III.

A.

In a context such as this where police have responded to an emergency telephone call for help, a victim's answers to police questioning are “testimonial,” and thus reached by the Confrontation Clause, if they have been “procured with a primary purpose of creating an out-of-court substitute for trial testimony.”  Michigan v. Bryant, 131 S.Ct. 1143, 1155 (2011).   More specifically, they are testimonial if “the primary purpose of the interrogation is to establish or prove past events potentially relevant to later criminal prosecution.”  Davis v. Washington, 547 U.S. 813, 822 (2006).   Conversely, if the purpose of questioning is “not to create a record for trial,” Bryant, 131 S.Ct. at 1155, but “to enable police assistance to meet an ongoing emergency,” Davis, 547 U.S. at 822, a resulting answer is not testimonial and its admissibility, instead, “is the concern of state and federal rules of evidence.”  Bryant, 131 S.Ct. at 1155.  “[T]here may be other circumstances, aside from ongoing emergencies, where a statement is not procured” primarily to create the equivalent of testimony, but the existence of such an emergency “is among the most important circumstances” to be considered in making that determination.  Id. at 1155, 1162 (emphasis in original).

Further, in carrying out the primary purpose inquiry, a court “objectively evaluate[s] the circumstances in which the encounter occurs and the statements and actions of the parties,” id. at 1156;  “the statements and actions of both the declarant and interrogators provide objective evidence of the primary purpose of the interrogation.”  Id. at 1160.  “[W]hether an emergency exists and is ongoing is a highly context-dependent inquiry,” id. at 1158, and “must be objectively assessed from the perspective of the parties to the interrogation at the time, not with the benefit of hindsight.”  Id. at 1157 n.8. As the proponent offering Parker's statements as evidence, the government “bears the burden of demonstrating [their] admissibility.”  Best v. United States, 66 A.3d 1013, 1017 (D.C.2013).

B.

Here, upon entering the Texas Avenue home, the police found themselves witnessing a heated argument between two adults.   The officers faced what the trial judge correctly saw as a situation “fluid and somewhat confused,” Bryant, 131 S.Ct. at 1166, one they had to “assess” quickly “to know whom they [were] dealing with,” the “threat to their own safety, and possible danger to the potential victim” or others, in this case five children also in the house.  Davis, 547 U.S. at 832.  “Such exigencies,” the Supreme Court said in Davis, “may often mean that ‘initial inquiries' produce nontestimonial statements.”  Id. (italics omitted).   That, in our view, is what Officer Phillips' single question to Jewel Parker produced.2

Appellant and our dissenting colleague argue to the contrary by emphasizing that appellant and Parker had been “actively separated” before she was questioned, id. at 830, likening the situation to that in Hammon v. Indiana (consolidated with Davis by the Supreme Court), where the statements subsequently made by the victim were held to be testimonial.   With the separation of the parties, however, the similarity between this case and Hammon largely ends.   There, upon entering the house the police saw “no emergency in progress” and “no immediate threat to [the victim's] person” (she was on the porch and the defendant was in the kitchen), as she told them that “nothing was the matter” and “things were fine.”  Id. at 819, 829–30.   She was then questioned twice by the police and both times “deliberately recounted” the assault “some time after the events described were over.”  Id. at 830.   Her narrative, besides being “delivered at some remove in time from the danger described,” was then reduced to a handwritten affidavit which the police “had her execute ․ in order, [the officer] testified, ‘[t]o establish events that have occurred previously.’ ”  Id. at 832.   At trial the affidavit was authenticated and admitted into evidence.  Id. at 820.   In these circumstances, the Court said, the victim's statements at the scene were “an obvious substitute for live testimony at trial.”  Id. at 830.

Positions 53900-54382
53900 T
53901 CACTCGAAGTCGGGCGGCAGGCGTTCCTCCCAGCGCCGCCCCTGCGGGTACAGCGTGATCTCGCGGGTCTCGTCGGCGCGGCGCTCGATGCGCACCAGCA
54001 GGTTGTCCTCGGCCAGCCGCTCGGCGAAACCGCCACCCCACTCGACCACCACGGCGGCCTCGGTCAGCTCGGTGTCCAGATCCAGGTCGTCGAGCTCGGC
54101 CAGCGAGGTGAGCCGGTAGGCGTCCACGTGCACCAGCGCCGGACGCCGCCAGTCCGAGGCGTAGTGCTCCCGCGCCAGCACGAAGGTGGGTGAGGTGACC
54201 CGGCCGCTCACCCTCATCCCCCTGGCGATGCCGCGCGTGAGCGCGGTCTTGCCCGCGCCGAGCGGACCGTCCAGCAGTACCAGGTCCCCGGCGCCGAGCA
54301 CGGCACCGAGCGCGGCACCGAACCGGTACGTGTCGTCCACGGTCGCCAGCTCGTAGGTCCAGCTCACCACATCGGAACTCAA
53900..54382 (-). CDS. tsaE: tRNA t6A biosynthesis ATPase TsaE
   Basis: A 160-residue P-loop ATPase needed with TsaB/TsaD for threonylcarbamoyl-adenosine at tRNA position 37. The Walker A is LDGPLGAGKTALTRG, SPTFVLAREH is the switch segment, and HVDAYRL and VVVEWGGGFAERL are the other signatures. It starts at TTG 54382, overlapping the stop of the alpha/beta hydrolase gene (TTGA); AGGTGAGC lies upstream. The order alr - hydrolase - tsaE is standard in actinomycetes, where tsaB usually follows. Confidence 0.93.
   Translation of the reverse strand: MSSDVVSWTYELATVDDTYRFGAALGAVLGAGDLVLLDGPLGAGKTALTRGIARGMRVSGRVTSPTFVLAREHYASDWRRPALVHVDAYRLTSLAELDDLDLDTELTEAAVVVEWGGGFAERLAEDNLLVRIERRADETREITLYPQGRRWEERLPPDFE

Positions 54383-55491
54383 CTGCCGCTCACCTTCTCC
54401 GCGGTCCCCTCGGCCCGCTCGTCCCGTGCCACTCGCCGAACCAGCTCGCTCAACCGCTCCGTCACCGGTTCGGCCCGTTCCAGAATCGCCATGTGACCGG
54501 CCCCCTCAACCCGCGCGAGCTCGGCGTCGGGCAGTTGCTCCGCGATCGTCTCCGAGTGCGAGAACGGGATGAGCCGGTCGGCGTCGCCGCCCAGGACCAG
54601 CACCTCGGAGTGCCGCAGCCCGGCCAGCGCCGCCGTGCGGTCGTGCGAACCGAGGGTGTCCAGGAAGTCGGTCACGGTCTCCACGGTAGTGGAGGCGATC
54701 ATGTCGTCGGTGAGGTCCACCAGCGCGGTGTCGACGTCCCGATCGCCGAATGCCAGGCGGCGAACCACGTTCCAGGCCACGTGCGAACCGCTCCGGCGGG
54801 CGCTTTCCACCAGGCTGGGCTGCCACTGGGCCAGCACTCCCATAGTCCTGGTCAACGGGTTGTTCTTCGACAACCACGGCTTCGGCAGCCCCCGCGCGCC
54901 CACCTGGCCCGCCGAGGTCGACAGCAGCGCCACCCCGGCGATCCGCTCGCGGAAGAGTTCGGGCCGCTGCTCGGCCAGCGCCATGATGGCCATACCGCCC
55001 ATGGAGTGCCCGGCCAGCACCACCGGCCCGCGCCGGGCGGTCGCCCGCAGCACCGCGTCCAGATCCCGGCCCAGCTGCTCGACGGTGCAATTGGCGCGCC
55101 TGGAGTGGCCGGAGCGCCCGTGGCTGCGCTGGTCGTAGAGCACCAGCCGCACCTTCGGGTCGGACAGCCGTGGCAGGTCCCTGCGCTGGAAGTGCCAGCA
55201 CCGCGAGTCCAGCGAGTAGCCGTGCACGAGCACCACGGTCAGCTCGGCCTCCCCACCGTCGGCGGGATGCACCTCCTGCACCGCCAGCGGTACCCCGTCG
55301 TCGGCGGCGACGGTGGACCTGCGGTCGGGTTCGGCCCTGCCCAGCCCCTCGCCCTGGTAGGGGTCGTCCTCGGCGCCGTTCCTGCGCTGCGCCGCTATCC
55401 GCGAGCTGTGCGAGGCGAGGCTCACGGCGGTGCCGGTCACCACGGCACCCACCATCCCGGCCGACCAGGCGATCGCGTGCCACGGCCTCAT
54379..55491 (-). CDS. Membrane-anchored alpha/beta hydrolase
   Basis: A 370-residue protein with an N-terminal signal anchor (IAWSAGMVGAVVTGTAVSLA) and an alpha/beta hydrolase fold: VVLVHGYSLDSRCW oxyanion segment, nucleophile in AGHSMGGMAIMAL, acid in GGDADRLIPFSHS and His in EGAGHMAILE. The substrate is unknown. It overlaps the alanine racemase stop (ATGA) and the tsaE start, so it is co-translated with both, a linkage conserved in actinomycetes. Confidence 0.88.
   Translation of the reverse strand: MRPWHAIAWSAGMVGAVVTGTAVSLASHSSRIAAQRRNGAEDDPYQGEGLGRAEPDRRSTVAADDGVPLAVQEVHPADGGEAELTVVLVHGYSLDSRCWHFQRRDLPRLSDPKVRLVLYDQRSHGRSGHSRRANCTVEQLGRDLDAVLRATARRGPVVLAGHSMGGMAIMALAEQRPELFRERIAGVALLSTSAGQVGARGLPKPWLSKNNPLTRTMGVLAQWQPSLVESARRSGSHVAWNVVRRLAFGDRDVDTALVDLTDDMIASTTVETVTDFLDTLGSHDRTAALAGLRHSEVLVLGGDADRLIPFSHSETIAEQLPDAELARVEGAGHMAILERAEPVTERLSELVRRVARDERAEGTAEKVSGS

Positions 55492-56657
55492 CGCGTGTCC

Parker's situation, as both “a reasonable victim in [her] circumstances,” Bryant, 131 S.Ct. at 1161, and a reasonable police officer would perceive it, was very different.   Her heated dispute with appellant was still “in progress” when the police entered.   Although the police separated them before speaking with either (in the sense, at least, that Parker was in one room while appellant, five to ten feet away, “was ․ being brought to another room”), Parker remained visibly traumatized, “shaking and crying” during her brief exchange with Phillips.   Further, where the testifying officer in Hammon “expressly acknowledged” that “the interrogation was part of an investigation into possibly criminal past conduct,” id. at 829, the officers here pointed to a situation “fluid and ․ confused,” Bryant, supra, one “still explosive” when they entered (in the trial judge's phrase) and about which they knew almost nothing, including whether any danger had abated because apparently only two persons and no weapons were involved.   Of special concern, four or more children were in the house, a fact that reasonably would have caused officers to consider whether, even in a strictly domestic altercation (with indications of possible PCP use by one antagonist), the children's interest required summoning assistance from a social services agency.3  Objectively viewed, therefore, Phillips' single question was intended not primarily “to learn ․ what had happened in the past,” Davis, 547 U.S. at 827, but to clarify what exigencies, if any, existed requiring immediate action.   And Parker's shaken demeanor – combined with appellant's continued proximity –reasonably implied that she still felt herself and the children at risk from the violence she had escaped moments before.   In fact, when appellant was led from the house soon afterwards, he still was not completely subdued as he kicked luggage and other items on the way out.